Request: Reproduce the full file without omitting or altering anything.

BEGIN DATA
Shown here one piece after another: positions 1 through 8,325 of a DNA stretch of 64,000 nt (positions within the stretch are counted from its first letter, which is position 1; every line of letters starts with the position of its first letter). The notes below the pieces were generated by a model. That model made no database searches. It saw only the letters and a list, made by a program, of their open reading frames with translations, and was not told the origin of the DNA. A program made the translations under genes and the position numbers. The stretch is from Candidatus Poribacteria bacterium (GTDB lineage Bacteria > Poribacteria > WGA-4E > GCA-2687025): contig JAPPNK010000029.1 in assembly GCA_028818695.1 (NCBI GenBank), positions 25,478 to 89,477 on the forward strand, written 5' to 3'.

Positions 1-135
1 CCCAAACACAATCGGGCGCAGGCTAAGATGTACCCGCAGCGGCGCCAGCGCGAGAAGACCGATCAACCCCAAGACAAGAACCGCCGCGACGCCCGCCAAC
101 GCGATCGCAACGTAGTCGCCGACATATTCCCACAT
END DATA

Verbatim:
Shown here one piece after another: positions 1 through 8,325 of a DNA stretch of 64,000 nt (positions within the stretch are counted from its first letter, which is position 1; every line of letters starts with the position of its first letter). The notes below the pieces were generated by a model. That model made no database searches. It saw only the letters and a list, made by a program, of their open reading frames with translations, and was not told the origin of the DNA. A program made the translations under genes and the position numbers. The stretch is from Candidatus Poribacteria bacterium (GTDB lineage Bacteria > Poribacteria > WGA-4E > GCA-2687025): contig JAPPNK010000029.1 in assembly GCA_028818695.1 (NCBI GenBank), positions 25,478 to 89,477 on the forward strand, written 5' to 3'.

Positions 1-135
1 CCCAAACACAATCGGGCGCAGGCTAAGATGTACCCGCAGCGGCGCCAGCGCGAGAAGACCGATCAACCCCAAGACAAGAACCGCCGCGACGCCCGCCAAC
101 GCGATCGCAACGTAGTCGCCGACATATTCCCACAT